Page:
An Experimental Study on the Application of Fish Oil as Fuel
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- Institutt for marin teknikk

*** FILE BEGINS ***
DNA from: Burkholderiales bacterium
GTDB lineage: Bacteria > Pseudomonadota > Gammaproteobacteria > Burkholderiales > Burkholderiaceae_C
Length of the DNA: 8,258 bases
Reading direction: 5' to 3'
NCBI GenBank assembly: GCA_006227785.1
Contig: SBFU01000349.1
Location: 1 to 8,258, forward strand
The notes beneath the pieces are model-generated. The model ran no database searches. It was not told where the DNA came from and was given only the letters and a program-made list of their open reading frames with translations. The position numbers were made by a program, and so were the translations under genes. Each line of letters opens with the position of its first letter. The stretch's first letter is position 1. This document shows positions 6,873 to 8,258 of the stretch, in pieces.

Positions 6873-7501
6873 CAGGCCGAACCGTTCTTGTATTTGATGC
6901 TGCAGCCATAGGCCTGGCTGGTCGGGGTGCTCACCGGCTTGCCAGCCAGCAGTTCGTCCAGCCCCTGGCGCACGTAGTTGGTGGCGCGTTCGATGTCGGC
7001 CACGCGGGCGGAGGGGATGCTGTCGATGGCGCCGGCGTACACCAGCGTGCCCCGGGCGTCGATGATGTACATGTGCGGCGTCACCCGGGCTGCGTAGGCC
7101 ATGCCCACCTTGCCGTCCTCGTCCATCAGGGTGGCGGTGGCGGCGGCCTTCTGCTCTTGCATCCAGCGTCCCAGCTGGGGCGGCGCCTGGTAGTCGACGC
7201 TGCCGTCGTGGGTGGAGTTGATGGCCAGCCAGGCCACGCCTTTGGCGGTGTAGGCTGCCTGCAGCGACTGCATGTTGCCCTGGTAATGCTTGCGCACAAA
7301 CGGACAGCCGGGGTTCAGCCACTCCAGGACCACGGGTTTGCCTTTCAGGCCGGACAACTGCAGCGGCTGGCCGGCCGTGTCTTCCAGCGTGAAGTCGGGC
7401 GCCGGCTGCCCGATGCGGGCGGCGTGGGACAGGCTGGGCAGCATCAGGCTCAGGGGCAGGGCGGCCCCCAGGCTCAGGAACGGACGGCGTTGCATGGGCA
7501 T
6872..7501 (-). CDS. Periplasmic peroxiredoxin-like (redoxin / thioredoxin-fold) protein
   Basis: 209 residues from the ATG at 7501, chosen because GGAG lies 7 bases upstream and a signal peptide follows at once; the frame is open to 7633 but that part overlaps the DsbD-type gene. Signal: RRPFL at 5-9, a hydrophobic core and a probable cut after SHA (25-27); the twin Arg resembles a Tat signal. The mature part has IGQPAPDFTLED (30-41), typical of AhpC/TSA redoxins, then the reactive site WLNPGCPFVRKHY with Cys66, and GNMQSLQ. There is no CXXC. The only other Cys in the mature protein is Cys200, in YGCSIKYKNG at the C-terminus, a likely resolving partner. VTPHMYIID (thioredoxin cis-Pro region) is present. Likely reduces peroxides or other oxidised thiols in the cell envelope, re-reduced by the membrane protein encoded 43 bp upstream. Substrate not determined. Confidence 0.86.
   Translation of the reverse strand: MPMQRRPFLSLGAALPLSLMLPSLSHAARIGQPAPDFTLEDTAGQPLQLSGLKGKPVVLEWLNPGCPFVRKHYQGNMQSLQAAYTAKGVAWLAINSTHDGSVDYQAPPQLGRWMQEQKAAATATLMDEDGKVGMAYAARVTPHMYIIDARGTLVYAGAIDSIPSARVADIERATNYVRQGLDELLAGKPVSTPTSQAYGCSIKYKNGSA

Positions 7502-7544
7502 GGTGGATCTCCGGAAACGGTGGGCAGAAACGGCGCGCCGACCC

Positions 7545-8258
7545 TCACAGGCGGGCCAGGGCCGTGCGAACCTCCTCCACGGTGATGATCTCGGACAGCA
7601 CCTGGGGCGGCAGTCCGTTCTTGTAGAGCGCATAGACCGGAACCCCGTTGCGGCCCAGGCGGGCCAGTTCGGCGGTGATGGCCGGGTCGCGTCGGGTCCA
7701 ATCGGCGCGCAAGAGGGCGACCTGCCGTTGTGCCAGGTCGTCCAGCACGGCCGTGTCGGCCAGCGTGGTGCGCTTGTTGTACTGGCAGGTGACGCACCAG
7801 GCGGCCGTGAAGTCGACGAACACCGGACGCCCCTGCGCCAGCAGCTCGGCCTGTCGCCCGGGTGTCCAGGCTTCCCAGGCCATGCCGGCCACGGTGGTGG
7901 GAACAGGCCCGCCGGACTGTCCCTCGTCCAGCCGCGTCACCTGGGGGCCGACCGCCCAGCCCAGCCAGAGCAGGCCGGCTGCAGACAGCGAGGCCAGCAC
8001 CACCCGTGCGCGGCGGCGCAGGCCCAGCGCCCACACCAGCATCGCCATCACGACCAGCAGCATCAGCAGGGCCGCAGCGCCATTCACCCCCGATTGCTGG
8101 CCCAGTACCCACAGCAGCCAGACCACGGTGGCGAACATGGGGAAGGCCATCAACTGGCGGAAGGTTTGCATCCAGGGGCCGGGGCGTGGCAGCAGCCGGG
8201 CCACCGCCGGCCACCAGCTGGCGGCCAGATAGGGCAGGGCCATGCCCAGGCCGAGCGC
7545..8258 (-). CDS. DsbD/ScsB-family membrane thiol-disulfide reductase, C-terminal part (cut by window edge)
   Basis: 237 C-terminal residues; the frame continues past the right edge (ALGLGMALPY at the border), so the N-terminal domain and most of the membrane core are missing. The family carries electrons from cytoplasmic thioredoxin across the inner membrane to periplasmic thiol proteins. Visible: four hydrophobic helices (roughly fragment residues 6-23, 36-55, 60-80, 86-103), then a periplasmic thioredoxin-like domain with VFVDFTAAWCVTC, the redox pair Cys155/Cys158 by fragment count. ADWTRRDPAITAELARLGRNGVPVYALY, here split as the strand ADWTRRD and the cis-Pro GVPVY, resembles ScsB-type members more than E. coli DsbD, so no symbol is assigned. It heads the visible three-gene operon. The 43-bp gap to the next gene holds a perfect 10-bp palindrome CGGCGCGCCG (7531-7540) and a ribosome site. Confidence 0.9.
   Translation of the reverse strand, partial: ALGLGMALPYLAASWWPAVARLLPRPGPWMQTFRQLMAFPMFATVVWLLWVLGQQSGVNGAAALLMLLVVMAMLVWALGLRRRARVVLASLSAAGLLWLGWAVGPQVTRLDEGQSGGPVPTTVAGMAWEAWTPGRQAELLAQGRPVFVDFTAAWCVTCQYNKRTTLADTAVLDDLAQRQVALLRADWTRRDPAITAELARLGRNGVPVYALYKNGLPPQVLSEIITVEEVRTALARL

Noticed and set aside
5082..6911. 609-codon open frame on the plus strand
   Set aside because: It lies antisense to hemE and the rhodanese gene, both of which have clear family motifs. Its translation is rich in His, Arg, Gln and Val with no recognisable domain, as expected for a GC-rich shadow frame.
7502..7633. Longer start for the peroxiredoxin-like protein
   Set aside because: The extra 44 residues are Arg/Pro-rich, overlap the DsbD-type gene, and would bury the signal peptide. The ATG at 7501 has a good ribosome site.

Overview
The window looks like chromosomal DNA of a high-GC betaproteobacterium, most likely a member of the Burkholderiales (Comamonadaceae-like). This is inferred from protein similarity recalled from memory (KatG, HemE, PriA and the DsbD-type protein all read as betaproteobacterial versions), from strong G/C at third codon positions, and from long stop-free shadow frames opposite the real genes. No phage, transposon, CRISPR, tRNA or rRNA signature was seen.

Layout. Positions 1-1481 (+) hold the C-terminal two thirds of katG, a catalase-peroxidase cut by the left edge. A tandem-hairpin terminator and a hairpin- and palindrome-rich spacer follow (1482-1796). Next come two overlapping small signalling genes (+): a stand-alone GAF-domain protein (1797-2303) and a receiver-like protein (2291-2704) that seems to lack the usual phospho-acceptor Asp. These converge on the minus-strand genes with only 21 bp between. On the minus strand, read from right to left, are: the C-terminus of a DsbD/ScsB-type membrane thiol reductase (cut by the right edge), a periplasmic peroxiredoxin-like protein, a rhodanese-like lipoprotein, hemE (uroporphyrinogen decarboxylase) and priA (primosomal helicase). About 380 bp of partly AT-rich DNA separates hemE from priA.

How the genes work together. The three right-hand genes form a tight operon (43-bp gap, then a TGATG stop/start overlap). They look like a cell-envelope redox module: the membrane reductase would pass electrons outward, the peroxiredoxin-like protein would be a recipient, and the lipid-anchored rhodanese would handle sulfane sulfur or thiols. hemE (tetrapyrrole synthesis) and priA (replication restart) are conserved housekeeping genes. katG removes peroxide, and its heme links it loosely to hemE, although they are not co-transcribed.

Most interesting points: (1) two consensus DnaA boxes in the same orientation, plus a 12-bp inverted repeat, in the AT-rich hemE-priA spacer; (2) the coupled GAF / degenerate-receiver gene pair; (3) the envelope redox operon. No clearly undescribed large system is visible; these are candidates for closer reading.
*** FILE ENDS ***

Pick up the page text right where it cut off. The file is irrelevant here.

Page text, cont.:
Two fish based bio oils in blends with MGO (Marine Gas Oil) have been tested in a constant volume combustion chamber (CVCC). The CVCC has optical access and a high-speed camera has captured images of the spray formation. These images have been analysed and penetration length, cone angle, lift-off length and combustion intensity has been determined. The intensity has been used for qualitative determination of soot formation. Pressure data has been recorded and used for analysis of heat release and ignition delay. Both combusting and non-combusting sprays have been analysed and the fuel has been injected at three injection pressures; 800 bar, 100 bar and 1400 bar. For each fuel, eight injections have been done at each test point and three different images techniques have been used to capture images. The results have been compared to the results of tests with pure MGO and the goal has been to find out if these bio oils can be used as an alternative to MGO in the future. The two fish oils that have been tested are Fatty Acid Ethyl Ester (FAEE) and Crude Fish Oil (CFO). They have different depth of processing and significant differences in kinematic viscosity. FAEE has been transesterified and resembles MGO in fuel characteristics, whilst CFO is a viscous liquid and is currently being used as a dietary supplement for animals. FAEE has been tested in blends of 93% MGO/7% FAEE and 50/50% as well as pure. Due to the high viscosity of CFO, this oil has only been tested in 93% MGO/7% CFO and 50/50% blends. All fuel blends are by volume. Both bio oils are oxygenated, and based on the results of this study, this has a positive effect on combustion efficiency. The combustion intensity, and hence the soot formation, is shown do decrease with increasing bio oil blend ratio. Especially for pure FAEE, the reduction was significant. Ignition delay is shown to be unaffected by blend ratio, but the results show a decreasing relation with increasing injection pressures. This is believed to be because of the increasing injection velocity and spray jet turbulence with corresponding better atomization at higher injection pressures. The spray characteristics show a dependence on fuel viscosity and the results for FAEE show that increasing FAEE blend ratio causes longer spray penetration and narrower cone angles. This is as expected due to that higher viscosity causes a bigger pressure drop over the injector. This pressure drop affects the atomization process and results in larger fuel droplets with increasing viscosity. Bigger fuel droplets has a higher momentum, which is an important factor in spray development. The lift-off length is increasing with increasing viscosity for the same reason. Worse atomization causes worse air/fuel mixing and the fuel penetrates longer before an ignitable mixture is obtained. For the CFO blends, these spray characteristic relations are not as prominent and the results are more ambiguous and unclear. The reason for this is not evident and further studies has to be conducted.